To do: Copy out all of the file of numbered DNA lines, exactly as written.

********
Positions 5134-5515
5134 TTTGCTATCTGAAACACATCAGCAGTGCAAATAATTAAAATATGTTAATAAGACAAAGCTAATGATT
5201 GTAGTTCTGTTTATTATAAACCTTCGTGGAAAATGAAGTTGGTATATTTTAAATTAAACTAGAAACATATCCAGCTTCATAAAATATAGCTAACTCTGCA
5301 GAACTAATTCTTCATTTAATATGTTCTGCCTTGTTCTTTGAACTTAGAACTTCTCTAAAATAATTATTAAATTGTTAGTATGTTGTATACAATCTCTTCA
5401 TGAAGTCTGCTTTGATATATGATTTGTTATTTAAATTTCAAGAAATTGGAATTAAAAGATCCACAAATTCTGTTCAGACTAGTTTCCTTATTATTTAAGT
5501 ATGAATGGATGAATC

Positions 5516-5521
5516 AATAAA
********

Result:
Positions 5134-5515
5134 TTTGCTATCTGAAACACATCAGCAGTGCAAATAATTAAAATATGTTAATAAGACAAAGCTAATGATT
5201 GTAGTTCTGTTTATTATAAACCTTCGTGGAAAATGAAGTTGGTATATTTTAAATTAAACTAGAAACATATCCAGCTTCATAAAATATAGCTAACTCTGCA
5301 GAACTAATTCTTCATTTAATATGTTCTGCCTTGTTCTTTGAACTTAGAACTTCTCTAAAATAATTATTAAATTGTTAGTATGTTGTATACAATCTCTTCA
5401 TGAAGTCTGCTTTGATATATGATTTGTTATTTAAATTTCAAGAAATTGGAATTAAAAGATCCACAAATTCTGTTCAGACTAGTTTCCTTATTATTTAAGT
5501 ATGAATGGATGAATC

Positions 5516-5521
5516 AATAAA